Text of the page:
by Monte Sahlin

By Adventist Today News Team, March 4, 2014

Among the Seventh-day Adventists activists working for democracy in Ukraine was a Union College graduate. Serhiy Horokhovskyy returned to his homeland three years ago after completing his degree at Union College. In an interview with Adventist Today, Horokhovskyy said he was not part of any political organization or a militarized group. "I believe in peaceful protest," he said. "I believe that a Christian, like the Old Testament prophets, has to say what is wrong with the world not just ignore everything going on."
 
He went to Maidan, the central square in Kiev, "to protest corruption, lies, violence, laws against freedom and other acts that the [former] government tried to enforce on Ukraine. Our country chose the path of democracy and we believe that we elect the government to serve the people."
 
"Many people were hurt and robbed" by the political corruption and abuse of power. "As a citizen, I felt I had to say that [it] was wrong, unjust." Like Adventist young adults in many countries around the world, social justice is an important part of Horokhovskyy's faith, a tradition to goes back to the 1850s and the opposition to slavery and the temperance advocacy of founders Ellen and James White and Joseph Bates.
 
When the situation turned violent, "I knew that I had to be there … as a Christian. … I tried to protect the helpless, and … help the wounded." If it were not for his faith, Horokhovskyy said, "I would not go there to protest peacefully or I would not go there at all. I would stick to popular opinion, would not stand for what is right and not care for people who were hurt."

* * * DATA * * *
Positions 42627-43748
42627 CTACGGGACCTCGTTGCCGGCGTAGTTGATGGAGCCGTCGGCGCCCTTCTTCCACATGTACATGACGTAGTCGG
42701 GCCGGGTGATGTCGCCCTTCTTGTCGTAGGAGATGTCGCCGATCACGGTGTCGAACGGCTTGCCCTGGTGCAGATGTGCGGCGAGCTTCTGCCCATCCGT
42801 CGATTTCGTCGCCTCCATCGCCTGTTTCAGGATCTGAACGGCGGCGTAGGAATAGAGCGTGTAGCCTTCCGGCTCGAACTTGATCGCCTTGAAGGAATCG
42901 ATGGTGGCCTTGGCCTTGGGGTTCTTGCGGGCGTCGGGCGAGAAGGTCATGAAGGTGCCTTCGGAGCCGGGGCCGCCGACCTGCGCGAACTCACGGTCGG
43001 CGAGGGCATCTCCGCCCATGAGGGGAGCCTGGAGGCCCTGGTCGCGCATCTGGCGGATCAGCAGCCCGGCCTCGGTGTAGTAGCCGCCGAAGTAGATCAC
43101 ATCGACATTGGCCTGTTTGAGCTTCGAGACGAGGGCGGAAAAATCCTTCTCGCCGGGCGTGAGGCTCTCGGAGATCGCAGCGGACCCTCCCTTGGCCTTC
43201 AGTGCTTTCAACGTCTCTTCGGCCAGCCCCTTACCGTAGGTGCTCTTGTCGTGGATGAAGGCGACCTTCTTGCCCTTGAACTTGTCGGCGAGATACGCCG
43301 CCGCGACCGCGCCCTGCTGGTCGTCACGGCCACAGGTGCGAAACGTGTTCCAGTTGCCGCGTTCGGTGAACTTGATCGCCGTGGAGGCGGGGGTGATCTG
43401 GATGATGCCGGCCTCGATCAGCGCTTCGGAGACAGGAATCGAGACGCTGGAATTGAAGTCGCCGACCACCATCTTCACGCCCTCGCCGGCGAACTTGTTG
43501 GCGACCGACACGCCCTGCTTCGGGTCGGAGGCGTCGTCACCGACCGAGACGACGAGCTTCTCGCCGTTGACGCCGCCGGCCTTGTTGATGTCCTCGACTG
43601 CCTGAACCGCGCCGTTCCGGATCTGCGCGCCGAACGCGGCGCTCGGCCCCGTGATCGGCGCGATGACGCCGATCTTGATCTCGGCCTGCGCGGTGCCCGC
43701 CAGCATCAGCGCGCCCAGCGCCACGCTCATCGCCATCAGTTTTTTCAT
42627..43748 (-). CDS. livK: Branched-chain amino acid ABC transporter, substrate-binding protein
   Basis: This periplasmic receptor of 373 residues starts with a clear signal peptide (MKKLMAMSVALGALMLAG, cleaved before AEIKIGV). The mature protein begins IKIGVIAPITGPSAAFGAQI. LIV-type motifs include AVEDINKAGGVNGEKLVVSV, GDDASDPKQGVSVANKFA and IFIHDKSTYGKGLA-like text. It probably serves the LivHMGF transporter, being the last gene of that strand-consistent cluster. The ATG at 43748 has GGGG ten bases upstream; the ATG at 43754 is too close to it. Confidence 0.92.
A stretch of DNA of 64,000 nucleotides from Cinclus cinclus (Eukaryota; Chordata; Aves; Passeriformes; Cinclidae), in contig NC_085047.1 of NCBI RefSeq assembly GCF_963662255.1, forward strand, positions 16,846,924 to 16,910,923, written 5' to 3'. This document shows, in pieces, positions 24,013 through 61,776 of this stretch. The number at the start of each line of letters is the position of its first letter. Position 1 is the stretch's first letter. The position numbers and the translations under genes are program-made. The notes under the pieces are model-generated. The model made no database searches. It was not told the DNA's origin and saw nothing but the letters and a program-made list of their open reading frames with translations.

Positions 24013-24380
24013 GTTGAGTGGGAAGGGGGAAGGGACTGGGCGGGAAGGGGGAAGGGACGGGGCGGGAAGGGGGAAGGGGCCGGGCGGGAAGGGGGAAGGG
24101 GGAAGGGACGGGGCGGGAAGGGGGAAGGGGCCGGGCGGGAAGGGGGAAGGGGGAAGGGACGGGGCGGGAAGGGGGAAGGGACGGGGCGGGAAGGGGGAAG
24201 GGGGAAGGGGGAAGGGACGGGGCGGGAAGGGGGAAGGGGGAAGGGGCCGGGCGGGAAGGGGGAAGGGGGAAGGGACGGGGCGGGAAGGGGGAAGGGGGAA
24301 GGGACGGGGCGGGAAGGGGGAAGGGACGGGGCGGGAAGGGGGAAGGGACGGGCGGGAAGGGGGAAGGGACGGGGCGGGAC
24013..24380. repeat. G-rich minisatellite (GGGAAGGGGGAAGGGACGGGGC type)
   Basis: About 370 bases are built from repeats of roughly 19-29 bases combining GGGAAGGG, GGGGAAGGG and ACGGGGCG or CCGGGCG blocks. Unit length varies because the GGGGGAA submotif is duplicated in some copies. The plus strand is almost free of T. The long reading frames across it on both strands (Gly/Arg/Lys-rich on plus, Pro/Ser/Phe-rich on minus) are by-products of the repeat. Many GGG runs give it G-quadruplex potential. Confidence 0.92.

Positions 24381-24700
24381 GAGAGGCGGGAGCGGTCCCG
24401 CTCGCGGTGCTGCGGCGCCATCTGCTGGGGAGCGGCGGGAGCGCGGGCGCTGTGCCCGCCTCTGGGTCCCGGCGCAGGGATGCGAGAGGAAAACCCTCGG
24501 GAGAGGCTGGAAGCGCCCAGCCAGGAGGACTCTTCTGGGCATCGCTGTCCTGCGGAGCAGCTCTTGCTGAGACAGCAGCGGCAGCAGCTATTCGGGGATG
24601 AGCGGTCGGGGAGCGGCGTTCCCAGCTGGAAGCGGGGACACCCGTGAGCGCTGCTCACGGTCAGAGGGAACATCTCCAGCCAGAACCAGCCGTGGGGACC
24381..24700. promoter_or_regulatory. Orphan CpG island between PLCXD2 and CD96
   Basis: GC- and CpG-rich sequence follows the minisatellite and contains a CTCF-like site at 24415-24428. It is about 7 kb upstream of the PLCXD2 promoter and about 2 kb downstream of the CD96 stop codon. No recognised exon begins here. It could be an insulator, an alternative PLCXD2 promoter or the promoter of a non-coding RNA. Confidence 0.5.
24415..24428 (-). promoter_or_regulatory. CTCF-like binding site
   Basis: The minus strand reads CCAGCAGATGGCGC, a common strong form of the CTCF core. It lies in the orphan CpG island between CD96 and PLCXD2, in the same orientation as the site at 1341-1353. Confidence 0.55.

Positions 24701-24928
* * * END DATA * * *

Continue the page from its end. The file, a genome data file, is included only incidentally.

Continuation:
"I have seen true Christianity there," Horokhovskyy says of his experience with the demonstrations in Kiev. "I have seen people risking their lives for others. … War brings the worst and the best out of people."
 
Horokhovskyy said that there were other Adventists among the protesters and many were supportive, often using social networking media to describe the issues. They were "trying to show the truth to the world and helping to coordinate the help and the donations. Many church members donated food and clothes for the people" in the city square. "I have great respect for church members who offered their apartments for the wounded and injured."
 
Denominational leaders in Ukraine "condemned the violence" through official statements, "church members were allowed to exercise their rights," and "there were many prayer meetings all over Ukraine." Horokhovskyy told Adventist Today that there is a division of opinion in Ukraine on political issues, "but the sad part is that it is very artificial. It is created by the people interested in dividing Ukraine into two parts, using religious and language divisions for their own purposes.
 
A complete transcript of the interview can be seen here.